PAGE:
Adverse childhood experiences (ACEs) — such as abuse, neglect, exposure to violence, and family dysfunction — are linked to negative impacts on child development and can lead to profound, long-term health and social outcomes. With this understanding, states are beginning to launch coordinated efforts aimed at preventing these exposures and mitigating their influence on children’s health and well-being.
In New Jersey, over 40 percent of children — more than 782,000 — are estimated to have experienced at least one ACE, and 18 percent are estimated to have experienced multiple ACEs. Three foundations with a deep commitment to the state — The Burke Foundation, The Nicholson Foundation, and Turrell Fund — formed the NJ Funders ACEs Collaborative (the Collaborative) to support programs that benefit vulnerable children and families across the state. As a foundational step, the Collaborative commissioned a comprehensive analysis to better understand the impact of ACEs in New Jersey and identify key opportunities for addressing the prevalence of ACEs and reducing their lasting effects.
With support from the Collaborative, the Center for Health Care Strategies (CHCS) partnered with the NJ Department of Children and Families and the Office of Resilience in bringing together stakeholders from across New Jersey to inform a statewide ACEs Action Plan focused on addressing, preventing, and healing from the impact of ACEs. CHCS, in collaboration with human-centered design consultant Looking Glass Strategy, convened a series of focus groups with key constituencies — families and caregivers, health, education, business, child and family services, policymakers, law enforcement and the judicial system, and community leaders — whose perspectives were essential to building a comprehensive approach to addressing ACEs. While specific to the New Jersey landscape, the final action plan is publicly available to support other stakeholders across the country who are considering similar statewide initiatives.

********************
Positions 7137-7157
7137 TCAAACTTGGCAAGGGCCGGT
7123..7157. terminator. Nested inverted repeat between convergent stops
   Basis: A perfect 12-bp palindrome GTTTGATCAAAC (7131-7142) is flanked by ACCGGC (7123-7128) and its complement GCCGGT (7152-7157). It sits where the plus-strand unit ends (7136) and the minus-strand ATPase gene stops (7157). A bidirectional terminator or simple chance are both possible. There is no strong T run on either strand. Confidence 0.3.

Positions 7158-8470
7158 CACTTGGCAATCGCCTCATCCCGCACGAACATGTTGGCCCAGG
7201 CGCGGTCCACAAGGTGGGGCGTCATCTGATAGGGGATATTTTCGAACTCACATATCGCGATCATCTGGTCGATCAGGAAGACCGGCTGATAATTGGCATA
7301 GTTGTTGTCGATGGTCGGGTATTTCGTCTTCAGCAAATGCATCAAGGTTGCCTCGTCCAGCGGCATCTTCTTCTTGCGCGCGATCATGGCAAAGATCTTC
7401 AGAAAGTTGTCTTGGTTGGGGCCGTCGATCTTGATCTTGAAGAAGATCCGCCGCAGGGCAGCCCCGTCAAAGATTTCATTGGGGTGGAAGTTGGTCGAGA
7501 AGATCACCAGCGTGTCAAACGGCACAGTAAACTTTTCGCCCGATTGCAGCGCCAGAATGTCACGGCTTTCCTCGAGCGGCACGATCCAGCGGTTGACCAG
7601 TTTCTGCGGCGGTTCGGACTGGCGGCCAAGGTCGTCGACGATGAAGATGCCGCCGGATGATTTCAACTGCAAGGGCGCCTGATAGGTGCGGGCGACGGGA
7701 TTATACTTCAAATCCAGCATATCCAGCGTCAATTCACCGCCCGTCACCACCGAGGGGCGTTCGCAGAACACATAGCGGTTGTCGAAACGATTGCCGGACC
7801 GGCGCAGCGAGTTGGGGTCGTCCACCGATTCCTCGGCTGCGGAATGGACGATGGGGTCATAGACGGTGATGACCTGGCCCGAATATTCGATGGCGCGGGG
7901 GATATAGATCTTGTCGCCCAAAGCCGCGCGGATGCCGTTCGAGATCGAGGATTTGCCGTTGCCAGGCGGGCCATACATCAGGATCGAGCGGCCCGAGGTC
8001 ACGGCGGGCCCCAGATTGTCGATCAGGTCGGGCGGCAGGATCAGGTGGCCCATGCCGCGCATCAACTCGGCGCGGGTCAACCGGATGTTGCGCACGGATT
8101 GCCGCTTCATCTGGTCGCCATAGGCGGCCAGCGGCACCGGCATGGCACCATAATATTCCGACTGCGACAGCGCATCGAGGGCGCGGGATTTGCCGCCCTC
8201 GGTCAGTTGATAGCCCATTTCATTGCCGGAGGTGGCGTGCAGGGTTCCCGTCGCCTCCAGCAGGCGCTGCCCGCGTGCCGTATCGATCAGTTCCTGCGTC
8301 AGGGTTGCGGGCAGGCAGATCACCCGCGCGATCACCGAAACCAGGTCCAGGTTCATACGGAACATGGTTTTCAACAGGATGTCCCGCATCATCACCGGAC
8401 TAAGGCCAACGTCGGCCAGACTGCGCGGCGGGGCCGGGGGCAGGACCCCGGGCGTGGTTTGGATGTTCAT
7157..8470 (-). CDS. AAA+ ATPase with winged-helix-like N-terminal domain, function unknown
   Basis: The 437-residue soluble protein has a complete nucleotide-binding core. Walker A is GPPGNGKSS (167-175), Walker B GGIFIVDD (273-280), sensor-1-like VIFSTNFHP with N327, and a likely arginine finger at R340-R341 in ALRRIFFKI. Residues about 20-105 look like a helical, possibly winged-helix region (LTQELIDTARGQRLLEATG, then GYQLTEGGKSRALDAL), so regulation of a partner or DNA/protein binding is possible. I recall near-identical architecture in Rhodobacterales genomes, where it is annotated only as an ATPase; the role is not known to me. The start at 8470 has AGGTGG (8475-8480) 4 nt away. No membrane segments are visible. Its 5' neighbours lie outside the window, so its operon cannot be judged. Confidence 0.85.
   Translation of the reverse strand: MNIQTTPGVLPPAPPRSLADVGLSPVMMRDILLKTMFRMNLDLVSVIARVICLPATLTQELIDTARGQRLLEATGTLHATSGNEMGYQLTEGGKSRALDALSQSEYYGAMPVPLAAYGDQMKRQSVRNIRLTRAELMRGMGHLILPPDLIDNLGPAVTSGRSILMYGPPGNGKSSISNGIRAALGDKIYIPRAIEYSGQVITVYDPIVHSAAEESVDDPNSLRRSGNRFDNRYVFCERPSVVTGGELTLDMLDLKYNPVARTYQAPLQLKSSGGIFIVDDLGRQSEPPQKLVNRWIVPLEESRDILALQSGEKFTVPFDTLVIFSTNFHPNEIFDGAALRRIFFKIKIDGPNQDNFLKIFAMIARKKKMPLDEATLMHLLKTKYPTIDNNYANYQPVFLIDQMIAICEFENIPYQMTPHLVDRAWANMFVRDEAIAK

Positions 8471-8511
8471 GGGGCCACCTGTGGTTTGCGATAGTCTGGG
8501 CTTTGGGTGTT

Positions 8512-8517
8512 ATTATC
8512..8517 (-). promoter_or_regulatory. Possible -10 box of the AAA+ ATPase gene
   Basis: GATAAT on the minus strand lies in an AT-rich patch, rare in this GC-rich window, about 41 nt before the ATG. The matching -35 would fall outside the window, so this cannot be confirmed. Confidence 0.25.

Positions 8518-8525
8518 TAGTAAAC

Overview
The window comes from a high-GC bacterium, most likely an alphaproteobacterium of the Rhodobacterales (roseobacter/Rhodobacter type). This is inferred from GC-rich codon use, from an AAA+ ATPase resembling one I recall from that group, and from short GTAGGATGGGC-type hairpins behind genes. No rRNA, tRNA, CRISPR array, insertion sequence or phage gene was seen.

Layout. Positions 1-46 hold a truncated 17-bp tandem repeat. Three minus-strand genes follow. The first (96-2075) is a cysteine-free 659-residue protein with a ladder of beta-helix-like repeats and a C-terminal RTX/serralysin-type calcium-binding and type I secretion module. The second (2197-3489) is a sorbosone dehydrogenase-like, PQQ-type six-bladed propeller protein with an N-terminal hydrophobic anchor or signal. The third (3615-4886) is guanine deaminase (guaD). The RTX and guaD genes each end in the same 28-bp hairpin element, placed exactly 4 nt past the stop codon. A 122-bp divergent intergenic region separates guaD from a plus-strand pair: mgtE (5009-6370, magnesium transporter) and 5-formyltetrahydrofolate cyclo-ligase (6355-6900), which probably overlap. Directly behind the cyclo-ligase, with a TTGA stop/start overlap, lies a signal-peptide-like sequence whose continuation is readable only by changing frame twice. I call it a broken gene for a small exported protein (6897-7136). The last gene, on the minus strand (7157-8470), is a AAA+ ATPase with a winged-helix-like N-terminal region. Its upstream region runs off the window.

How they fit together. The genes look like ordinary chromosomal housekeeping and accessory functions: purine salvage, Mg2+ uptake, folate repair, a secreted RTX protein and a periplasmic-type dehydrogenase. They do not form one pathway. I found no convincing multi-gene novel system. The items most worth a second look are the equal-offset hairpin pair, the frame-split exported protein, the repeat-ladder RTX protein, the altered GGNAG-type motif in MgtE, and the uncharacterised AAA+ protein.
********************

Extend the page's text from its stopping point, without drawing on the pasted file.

In 2021, CHCS received direct funding from the State of New Jersey to provide assistance to the newly established Office of Resilience in implementing the statewide action plan. And in 2022, CHCS received additional funding through the Centers for Disease Control and Prevention to continue supporting the State of New Jersey in its efforts to improve data collection and analysis of ACEs prevalence in the state and implement prevention efforts.